During Fiesta of San Fermin and the performances of the best bullfighters, Pamplona has turned into the town of competitive and fighting spirit for hundreds of years, when everyone hurries up to the bullring to see the fight of the day. Some find the rituals and traditions of bullfighting shocking and brutal, but we cannot ignore the effect that the only bullfight can produce on a human being. Perhaps, those, who experience the view at least once, start understanding the Spanish passion toward this cruel custom.
What is so special about annual Fiesta of San Fermin that drives thousands of people to the Plaza de Toros? The first documented bullfight in Pamplona took place in 1385 and the first San Fermin Fiesta on July 7, 1591. Every morning, for eight days six fighting bulls are released to run through the streets of Pamplona along with thousands of people. Many observers admit that you will not probably run together with them, but it is easy to become addicted to this crazy-driving show. Originally, the bull running served to transform the bulls to the bullring, but gradually it turned into a blood-cooling performance in a direct sense of it. Since 1926, the bulls have killed fifteen people, the last one in 2003.
Earnest Hemingway saw his first bullfight in Pamplona and it impressed the writer so much, that this passion reigned over him until the end of his life. After his first bullfight in Pamplona, Hemingway wrote an article in Toronto Star Weekly (October 20, 1923), revealing the drama of bullfighting to the English-speaking readers: ?Bull fighting is not a sport. It was never supposed to be. It is a tragedy. A very great tragedy. The tragedy is the death of the bull.? An essay ?Pamplona in July? (Toronto Star Weekly, October 27, 1923) is a recollection of his first bullfight in Pamplona and the coverage of Fiesta of San Fermin's events.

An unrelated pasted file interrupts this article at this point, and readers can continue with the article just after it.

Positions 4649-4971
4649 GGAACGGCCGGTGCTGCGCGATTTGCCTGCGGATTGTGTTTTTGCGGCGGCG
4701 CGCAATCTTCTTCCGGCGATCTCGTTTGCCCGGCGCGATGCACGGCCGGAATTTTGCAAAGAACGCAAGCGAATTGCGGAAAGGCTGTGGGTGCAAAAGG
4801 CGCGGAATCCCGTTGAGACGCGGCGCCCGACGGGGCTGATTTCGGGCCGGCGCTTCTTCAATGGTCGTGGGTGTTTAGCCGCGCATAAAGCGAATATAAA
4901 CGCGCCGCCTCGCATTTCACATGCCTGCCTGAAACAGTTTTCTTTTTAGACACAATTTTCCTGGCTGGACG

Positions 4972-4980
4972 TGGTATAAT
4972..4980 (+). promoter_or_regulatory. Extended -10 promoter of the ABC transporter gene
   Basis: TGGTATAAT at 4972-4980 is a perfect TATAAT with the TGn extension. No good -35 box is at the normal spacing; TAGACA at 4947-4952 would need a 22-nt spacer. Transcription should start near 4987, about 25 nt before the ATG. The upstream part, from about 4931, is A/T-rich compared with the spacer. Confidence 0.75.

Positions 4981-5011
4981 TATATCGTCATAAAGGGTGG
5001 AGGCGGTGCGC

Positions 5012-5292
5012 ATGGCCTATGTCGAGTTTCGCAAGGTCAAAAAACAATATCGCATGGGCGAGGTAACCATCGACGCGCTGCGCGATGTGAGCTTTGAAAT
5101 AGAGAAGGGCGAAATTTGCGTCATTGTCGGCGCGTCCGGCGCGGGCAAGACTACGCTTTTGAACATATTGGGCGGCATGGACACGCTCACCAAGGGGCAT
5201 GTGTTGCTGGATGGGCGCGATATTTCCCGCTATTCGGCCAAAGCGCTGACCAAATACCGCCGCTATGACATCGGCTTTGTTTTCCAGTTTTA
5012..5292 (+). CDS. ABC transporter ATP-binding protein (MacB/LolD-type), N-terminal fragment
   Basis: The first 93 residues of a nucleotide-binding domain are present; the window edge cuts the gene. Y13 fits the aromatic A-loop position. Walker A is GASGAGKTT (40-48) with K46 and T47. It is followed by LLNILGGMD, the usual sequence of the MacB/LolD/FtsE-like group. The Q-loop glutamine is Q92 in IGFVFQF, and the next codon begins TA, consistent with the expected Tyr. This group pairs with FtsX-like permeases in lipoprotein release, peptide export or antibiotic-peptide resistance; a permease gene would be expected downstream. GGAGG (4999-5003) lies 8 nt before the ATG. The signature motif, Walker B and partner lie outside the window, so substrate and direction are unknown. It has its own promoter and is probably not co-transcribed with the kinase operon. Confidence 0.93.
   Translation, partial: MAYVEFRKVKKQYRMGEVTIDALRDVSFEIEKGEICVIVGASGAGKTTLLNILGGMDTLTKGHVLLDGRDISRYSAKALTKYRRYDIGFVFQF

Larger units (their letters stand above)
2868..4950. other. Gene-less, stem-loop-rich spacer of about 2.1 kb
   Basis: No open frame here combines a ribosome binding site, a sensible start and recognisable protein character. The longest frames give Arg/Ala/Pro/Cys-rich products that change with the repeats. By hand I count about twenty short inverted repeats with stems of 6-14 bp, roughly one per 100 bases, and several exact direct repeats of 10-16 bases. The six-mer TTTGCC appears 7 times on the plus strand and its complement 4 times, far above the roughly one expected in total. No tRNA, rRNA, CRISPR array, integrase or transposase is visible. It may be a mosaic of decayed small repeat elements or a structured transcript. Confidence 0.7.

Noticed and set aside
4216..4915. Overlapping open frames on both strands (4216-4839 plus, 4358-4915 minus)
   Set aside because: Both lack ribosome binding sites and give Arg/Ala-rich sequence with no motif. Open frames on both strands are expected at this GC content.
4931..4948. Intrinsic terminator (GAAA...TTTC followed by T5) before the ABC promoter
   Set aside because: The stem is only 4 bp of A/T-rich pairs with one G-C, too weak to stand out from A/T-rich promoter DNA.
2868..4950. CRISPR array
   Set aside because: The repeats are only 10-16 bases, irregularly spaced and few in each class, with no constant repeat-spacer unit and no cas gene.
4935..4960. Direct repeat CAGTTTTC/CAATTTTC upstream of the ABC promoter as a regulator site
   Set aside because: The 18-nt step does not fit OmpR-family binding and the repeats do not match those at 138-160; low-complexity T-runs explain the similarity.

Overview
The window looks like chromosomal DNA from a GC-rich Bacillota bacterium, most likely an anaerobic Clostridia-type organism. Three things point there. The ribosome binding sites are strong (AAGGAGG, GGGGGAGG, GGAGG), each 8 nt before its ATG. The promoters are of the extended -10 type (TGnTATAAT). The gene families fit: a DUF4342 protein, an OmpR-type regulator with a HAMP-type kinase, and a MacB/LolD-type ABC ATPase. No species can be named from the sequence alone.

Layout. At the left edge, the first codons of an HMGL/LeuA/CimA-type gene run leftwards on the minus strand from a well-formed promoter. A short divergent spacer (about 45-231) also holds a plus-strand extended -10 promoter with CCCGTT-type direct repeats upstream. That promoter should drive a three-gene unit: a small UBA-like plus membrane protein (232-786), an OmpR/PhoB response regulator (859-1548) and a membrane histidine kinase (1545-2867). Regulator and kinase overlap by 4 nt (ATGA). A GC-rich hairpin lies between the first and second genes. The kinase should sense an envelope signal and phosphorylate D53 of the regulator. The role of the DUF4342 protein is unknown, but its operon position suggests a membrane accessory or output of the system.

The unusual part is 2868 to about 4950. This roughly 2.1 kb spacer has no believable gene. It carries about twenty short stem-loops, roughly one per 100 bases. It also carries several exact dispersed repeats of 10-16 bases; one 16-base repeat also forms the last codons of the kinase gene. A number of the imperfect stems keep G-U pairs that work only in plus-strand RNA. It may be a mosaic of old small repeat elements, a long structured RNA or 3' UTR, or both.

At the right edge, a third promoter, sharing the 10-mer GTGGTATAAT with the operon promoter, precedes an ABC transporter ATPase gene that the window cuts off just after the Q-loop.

Hemingway brought his wife Hadley to the bullfight, since he hoped the event would have a positive influence on the unborn son she was carrying then. They were the only English-speaking people at the show in 1923. Hemingway's first bullfight in Pamplona affected him so much, that he spent as much time as it was possible to become acquainted with bullfighters, to compete in amateur bullfighting competitions and to research all Pamplona, to profoundly comprehend the whole essence of Spanish tradition and further to describe his collections in The Sun Also Rises, Death In The Afternoon and Dangerous Summer. The Sun Also Rises is exclusively dedicated to the bullfight in 1923.
The experience of living in Pamplona, communicating with bullfighters and the participation in competitions allowed the writer to see and represent true portrays of bullfighters, metaphysics of crowd's craziness about the show and the very tragedy of bullfighting as a social phenomenon and a cultural tradition.
Pamplona residents are probably the most hospitable hosts. They, in their turn, marked the entire town with Hemingway's presence. They named a street after him and his bust looks on from near the gates, where the bulls and runners enter the Plaza de Toros. The bars that Hemingway visited and the hotel, where he stayed, have become famous.